L'Ombre de l'Olivier

The Shadow of the Olive Tree

being the maunderings of an Englishman on the Côte d'Azur

27 November 2006 Blog Home : November 2006 : Permalink

A Contract With the Government

(Warning this post contains swearing -it is after all about the govt, that is a 4 letter word and where one 4 letter word goes others tend to follow)

The big brains at ZANU Labour thought up a brilliant new wheeze last week - a social contract:

A new contract between the state and the citizen setting out what individuals must do in return for quality services from hospitals, schools and the police is one of the key proposals emerging from a Downing Street initiated policy review.

Examples include an expectation that a local health authority will only offer a hip replacement if the patient undertakes to keep their weight down. Parents might also be asked to sign individually tailored contracts with a school setting out what the parents must do at home to advance their child's publicly-funded education.

This idea does not seem to have quite garnered the raptuorous welcome they probably hoped. The British blogosphere pointed out the fundamental problems here and there, problems that one suspects could also be figured out by the worst educated chav on the worst sink estate in the land. Basically all the obligations are on the citizens and all the benefits acrue to the politicians and the ranks of bureaucratic jobsworths and busy bodies.

However, just as one can use Polly T as a source of inspriation for radical benefit and tax reform, one can use this brainfart as the source of other governmental action. Rather than having the citizens sign up we should have the government sign up to promises of competance. Perhaps then one could use the concept of a contract to hold the government accountable for its miscellaneous fuckups and errors? How about holding the lying politicians and bumbling bureaucrats accountable for the mistakes they make and the taxpayers' money that they waste?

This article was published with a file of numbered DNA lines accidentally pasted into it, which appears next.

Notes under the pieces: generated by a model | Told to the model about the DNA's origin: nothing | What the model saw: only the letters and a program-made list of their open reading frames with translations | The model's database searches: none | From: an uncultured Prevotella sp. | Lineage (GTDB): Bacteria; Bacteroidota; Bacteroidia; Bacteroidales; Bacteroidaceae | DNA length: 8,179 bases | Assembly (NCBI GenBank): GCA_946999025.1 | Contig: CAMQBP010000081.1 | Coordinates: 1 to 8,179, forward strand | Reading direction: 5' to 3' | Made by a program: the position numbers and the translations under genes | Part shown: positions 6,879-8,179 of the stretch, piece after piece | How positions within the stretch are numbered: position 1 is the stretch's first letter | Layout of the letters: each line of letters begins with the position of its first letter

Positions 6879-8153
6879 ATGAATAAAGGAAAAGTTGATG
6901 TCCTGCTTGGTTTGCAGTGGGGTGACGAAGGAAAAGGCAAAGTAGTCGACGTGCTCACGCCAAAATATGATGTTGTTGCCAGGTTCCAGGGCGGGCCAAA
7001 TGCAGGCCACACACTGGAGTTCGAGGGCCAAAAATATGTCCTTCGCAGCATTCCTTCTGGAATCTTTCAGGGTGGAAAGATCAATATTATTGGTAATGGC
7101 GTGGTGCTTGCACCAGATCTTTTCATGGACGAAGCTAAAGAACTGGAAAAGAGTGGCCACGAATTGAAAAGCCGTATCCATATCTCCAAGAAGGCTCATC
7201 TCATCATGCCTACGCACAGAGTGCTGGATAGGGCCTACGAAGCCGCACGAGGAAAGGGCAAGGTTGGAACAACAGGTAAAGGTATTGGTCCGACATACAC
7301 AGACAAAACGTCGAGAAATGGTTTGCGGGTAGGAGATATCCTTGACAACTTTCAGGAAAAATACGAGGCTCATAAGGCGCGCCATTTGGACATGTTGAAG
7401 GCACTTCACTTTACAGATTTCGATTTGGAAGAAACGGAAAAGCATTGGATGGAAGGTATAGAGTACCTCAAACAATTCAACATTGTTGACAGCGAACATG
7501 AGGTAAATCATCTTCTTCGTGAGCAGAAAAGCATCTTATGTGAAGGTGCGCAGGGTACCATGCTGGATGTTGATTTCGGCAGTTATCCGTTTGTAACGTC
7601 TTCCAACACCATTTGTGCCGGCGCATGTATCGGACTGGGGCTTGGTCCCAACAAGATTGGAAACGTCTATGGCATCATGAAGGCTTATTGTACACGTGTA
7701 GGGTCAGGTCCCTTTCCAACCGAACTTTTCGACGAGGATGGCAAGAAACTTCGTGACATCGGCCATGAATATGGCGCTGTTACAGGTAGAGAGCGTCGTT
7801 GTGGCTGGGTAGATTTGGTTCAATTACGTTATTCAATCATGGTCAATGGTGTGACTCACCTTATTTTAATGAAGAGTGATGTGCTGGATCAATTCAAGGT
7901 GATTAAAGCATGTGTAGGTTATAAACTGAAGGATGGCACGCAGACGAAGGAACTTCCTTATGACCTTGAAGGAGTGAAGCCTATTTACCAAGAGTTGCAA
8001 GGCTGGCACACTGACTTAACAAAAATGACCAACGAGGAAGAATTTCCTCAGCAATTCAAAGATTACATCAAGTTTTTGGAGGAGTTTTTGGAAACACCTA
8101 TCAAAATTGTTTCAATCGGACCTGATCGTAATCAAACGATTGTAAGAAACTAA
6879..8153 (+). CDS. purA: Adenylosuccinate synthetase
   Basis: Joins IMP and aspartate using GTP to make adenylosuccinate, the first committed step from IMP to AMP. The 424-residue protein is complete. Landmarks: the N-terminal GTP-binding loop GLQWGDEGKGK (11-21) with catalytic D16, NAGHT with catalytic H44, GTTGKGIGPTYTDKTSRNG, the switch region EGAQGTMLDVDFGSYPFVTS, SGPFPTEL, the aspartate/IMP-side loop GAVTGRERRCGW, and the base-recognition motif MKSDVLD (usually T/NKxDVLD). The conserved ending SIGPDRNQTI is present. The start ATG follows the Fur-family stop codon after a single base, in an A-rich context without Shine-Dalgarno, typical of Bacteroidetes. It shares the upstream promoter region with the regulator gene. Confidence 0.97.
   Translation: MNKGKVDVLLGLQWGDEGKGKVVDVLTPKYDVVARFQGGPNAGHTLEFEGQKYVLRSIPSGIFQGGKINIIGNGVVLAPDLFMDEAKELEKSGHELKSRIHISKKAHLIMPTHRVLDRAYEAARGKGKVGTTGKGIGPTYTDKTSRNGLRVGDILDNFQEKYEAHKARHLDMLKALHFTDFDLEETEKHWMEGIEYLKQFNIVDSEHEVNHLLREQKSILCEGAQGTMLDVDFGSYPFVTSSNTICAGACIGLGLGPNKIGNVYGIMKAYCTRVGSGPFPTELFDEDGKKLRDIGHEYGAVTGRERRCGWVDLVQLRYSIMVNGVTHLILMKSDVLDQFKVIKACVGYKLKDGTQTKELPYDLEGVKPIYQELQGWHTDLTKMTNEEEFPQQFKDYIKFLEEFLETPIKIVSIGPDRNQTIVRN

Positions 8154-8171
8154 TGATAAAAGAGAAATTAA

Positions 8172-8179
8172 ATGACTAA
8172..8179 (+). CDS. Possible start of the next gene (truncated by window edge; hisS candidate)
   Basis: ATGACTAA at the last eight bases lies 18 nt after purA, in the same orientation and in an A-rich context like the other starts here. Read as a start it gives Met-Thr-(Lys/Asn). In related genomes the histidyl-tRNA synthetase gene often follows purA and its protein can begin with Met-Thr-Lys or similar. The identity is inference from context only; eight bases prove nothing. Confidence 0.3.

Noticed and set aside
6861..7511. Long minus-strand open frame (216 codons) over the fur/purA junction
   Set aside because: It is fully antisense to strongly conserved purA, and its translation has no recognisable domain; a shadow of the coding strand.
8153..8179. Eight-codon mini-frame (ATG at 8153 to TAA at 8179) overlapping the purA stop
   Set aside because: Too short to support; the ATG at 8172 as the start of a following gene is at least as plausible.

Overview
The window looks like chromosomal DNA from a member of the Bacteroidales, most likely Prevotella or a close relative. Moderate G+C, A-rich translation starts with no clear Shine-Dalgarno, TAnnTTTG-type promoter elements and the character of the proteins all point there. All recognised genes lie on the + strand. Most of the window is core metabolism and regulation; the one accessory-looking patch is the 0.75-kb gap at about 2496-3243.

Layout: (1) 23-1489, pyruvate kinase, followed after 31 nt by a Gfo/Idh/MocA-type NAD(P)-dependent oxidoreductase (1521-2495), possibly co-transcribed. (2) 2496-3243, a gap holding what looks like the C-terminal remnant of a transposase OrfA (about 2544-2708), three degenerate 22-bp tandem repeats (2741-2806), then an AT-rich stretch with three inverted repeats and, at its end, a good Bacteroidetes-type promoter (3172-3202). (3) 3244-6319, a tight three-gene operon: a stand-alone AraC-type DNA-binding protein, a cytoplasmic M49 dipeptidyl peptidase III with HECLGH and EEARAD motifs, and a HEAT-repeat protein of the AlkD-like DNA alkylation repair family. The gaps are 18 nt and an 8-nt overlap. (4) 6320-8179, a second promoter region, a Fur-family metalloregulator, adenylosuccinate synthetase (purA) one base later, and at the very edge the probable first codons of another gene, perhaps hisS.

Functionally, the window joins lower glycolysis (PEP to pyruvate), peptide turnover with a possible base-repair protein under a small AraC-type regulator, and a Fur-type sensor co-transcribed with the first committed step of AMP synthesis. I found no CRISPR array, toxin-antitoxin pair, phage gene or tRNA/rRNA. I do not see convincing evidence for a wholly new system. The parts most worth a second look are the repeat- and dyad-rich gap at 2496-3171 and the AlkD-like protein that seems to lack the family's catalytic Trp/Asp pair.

Consider the 2012 Olympics - budget already up £900M or more from what we were assured initially and with smartarses telling us that this is perfectly normal:

Last night, Derek Wyatt, the Labour MP who chairs the all-party Olympics committee at Westminster, agreed that building costs were likely to be far higher than original estimates.

But Mr Wyatt dismissed Mr Lemley as "out of his depth" and said it was commonplace for Olympic project costs the world over to increase.

"Just look at the legacy of Athens, Sydney, Atlanta and Barcelona. I think you will find the costs are double the original estimates.

"Original costs spell 'x' and come out as a 'y'. I think Mr Lemley was out of his depth."

Perhaps we could make all civil servants, MPs and others (e.g. Ken Livingstone) involved in the original bid liable for the increase. Bankrupt the lot of them and use their assets to fund the shortfall. I reckon we'd see a distinct lack of enthusiasm for under estimating costs on public projects in the future.

Then there are the fuckwits who run the MoD's logistics and procurement. As the EU referendum blog pointed out (again) this week, the closure of the Royal Ordnance factories was predicted to cause the ammo problems seen in Afghanistan. While we're on about it, who ever let MoD Ministers claim that the UK's presence into Southern Afghanistan would likely not involve them firing a shot should probably be sent there at their own expense, given MoD supplied land rover, gun, armoured vest and ammo and told to report back. And those who like the Pinzgauer coffins should test drive one in Basra. Do you think the budget might suddenly be used on rather better equipment if the civil servants who ordered and approved it had to use it?

Then there are the Augean stables that is the Home Oriface and the other one of the NHS. I'm sure that similar incentives could be found - you too can be locked up in an MRSA ward with 3 drug addicts if you forget your departmental ID card....